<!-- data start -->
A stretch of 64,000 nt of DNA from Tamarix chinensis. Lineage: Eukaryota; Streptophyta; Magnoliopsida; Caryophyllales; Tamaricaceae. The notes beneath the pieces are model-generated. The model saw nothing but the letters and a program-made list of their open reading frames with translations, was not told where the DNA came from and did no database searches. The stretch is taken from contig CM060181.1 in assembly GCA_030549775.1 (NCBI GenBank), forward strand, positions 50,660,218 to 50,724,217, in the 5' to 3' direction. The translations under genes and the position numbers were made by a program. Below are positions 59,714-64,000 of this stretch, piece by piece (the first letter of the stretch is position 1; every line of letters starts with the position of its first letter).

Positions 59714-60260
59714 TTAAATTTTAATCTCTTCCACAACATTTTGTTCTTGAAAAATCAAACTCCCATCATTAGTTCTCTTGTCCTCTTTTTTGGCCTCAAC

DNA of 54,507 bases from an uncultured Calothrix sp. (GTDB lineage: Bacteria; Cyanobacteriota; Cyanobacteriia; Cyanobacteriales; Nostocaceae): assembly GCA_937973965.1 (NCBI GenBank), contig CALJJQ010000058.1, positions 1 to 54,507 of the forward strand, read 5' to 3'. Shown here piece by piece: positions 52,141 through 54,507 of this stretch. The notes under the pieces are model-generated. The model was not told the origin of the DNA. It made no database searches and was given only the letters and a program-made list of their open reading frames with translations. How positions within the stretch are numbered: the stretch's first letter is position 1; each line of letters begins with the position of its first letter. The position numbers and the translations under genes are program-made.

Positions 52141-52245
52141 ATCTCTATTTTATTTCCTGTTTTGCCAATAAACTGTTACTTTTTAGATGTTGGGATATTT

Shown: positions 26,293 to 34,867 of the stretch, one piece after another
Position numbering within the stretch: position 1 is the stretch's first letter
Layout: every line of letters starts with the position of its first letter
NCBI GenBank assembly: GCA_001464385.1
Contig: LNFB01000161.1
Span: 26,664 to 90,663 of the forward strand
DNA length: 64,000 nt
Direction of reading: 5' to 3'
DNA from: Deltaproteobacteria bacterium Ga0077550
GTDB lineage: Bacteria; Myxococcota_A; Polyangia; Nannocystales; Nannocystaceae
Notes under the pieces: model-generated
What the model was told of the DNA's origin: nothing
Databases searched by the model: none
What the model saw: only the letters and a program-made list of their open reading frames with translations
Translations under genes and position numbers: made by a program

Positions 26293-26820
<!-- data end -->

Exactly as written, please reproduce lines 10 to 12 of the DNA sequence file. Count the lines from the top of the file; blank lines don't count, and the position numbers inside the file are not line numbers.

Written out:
NCBI GenBank assembly: GCA_001464385.1
Contig: LNFB01000161.1
Span: 26,664 to 90,663 of the forward strand